The injection therapy has shown capability to stop or even reverse the progression of early puberty in patients with the rare disease.
The US Food and Drug Administration (FDA) has approved the New Drug Application (NDA) for leuprolide acetate (FENSOLVI) injectable suspension for the treatment of pediatric patients ≥2 years old with central precocious puberty (CPP).
CPP, a rare disease defined by puberty onset prior to age 8 in girls and age 9 in boys, drives patient risk of significantly short stature as adults as well as issues in social, psychological, and emotional settings.
The one in 5000-10,000 children who develop CPP are prone to lower self-esteem, stress, anxiety, and depression. The leuprolide acetate injection—among the most common therapies for CPP—is a 45 mg therapy dosed every 6 months.
The NDA granted to Tolmar Pharmaceuticals was based on submitted findings of a multicenter, open-label, single arm phase 3 trial assessing the efficacy, safety, and pharmacokinetics of the therapy for injectable suspension in 64 children with central (gonadotropin-dependent) precocious puberty.
The trial achieved its primary endpoint, with 87% of children achieving a serum luteinizing hormone concentration of <4 IU/L at 6 months post-injection. Treated patients also demonstrated suppressed sex hormones at pre-pubertal levels, as well as stopped or even reversed progression of clinical signs of puberty.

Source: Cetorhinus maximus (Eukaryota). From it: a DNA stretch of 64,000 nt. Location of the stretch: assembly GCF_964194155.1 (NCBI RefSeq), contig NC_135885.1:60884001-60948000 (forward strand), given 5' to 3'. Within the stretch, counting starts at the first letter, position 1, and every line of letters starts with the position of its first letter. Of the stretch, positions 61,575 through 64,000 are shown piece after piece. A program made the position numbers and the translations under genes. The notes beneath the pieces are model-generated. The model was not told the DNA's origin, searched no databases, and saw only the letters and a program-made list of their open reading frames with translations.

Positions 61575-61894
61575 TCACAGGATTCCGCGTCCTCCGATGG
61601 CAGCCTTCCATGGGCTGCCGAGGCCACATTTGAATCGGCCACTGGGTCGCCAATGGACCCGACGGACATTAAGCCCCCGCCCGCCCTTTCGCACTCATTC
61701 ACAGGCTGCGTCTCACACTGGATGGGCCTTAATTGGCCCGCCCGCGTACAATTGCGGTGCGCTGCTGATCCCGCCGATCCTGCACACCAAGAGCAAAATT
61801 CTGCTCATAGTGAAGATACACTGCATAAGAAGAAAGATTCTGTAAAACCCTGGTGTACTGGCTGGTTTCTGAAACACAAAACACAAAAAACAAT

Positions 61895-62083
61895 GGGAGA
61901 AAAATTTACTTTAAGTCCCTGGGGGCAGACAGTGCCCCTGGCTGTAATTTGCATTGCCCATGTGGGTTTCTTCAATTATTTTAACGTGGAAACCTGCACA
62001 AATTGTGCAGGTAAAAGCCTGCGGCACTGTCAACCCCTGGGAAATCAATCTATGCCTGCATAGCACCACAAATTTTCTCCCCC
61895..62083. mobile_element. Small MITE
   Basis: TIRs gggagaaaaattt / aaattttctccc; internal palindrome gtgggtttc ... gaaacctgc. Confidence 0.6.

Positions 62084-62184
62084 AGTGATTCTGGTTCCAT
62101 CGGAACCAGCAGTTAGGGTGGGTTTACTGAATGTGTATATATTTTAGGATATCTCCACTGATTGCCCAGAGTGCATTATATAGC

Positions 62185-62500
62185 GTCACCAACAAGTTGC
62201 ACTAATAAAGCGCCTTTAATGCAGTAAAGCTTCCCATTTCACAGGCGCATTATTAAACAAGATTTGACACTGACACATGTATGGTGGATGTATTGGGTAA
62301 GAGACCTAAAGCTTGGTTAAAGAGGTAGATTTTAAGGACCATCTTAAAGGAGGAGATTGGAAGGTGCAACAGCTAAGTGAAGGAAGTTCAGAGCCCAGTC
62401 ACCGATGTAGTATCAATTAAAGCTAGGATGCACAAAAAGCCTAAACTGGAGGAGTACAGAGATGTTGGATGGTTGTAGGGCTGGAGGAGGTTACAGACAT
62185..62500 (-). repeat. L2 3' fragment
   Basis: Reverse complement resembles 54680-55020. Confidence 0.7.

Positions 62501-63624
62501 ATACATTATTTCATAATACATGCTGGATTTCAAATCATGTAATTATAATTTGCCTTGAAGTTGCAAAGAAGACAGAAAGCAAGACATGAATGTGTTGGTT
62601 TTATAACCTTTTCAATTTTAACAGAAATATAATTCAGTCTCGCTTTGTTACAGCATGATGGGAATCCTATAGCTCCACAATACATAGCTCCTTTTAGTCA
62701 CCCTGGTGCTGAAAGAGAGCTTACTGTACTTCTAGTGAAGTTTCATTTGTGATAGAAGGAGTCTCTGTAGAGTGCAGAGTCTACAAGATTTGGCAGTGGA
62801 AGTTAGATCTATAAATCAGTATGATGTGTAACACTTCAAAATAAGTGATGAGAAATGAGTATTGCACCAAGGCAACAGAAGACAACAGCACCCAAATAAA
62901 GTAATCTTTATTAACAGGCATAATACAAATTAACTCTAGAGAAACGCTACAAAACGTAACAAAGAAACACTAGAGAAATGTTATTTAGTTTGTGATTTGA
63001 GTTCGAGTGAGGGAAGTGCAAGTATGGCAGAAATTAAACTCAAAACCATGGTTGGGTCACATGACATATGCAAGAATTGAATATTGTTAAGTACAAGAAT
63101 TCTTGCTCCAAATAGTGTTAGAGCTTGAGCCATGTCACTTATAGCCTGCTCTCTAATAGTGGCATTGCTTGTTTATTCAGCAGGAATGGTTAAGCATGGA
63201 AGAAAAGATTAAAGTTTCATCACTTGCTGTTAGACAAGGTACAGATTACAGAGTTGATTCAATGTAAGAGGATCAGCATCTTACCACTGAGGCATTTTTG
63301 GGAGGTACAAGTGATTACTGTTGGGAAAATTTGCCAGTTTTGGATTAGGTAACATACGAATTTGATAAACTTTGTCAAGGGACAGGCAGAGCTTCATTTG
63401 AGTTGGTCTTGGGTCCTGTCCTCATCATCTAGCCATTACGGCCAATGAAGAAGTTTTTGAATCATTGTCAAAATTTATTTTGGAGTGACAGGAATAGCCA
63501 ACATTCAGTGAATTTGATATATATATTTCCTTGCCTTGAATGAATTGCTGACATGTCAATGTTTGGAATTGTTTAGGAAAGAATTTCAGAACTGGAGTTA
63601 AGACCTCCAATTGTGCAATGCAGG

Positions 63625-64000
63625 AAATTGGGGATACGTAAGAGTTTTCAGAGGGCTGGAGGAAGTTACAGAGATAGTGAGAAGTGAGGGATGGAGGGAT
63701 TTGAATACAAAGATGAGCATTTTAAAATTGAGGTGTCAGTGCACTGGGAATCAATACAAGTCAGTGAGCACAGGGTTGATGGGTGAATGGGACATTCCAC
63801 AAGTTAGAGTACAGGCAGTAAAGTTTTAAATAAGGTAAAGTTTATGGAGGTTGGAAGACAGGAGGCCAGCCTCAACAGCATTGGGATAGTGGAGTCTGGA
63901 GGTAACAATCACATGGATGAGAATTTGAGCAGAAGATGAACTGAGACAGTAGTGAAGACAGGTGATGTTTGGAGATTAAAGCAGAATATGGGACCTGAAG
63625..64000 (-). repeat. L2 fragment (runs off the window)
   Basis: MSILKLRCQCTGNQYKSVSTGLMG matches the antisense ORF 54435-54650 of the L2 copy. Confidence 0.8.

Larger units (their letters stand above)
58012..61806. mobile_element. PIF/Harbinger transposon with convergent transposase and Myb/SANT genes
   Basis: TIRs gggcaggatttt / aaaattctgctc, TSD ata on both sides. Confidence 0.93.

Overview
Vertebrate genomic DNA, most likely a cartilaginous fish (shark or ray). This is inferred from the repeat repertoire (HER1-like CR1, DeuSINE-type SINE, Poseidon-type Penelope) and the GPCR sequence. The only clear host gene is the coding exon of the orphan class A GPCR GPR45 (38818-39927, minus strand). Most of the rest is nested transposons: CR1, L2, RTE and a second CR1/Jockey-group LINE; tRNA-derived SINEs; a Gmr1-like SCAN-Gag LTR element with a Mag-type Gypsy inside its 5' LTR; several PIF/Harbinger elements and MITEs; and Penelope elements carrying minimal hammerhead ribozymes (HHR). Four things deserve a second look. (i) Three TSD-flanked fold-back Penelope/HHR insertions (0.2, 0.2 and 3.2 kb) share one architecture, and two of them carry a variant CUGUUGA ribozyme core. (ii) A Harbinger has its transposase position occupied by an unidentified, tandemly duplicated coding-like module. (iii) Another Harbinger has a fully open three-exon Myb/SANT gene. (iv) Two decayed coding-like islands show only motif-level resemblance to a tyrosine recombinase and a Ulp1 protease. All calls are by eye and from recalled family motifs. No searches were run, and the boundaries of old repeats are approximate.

Mild to moderate treatment emergent adverse events included injection site pain (31%), nasopharyngitis (22%), and fever (17%).
Clinicians praised the therapy’s shown clinical benefits, as well as the approval of another option in treating CPP.
"Children with CPP require treatment for several years and missing treatment or stopping treatment too soon may lead to significant short stature and misalignment between chronological age and physical and emotional development," Karen Klein, MD, Associate Clinical Professor at the Rady Children's Hospital, University of California San Diego, said in a statement. "Fensolvi offers treating physicians and their patients with CPP a safe and effective treatment option that is administered twice a year with a small injection volume that has the potential to improve compliance."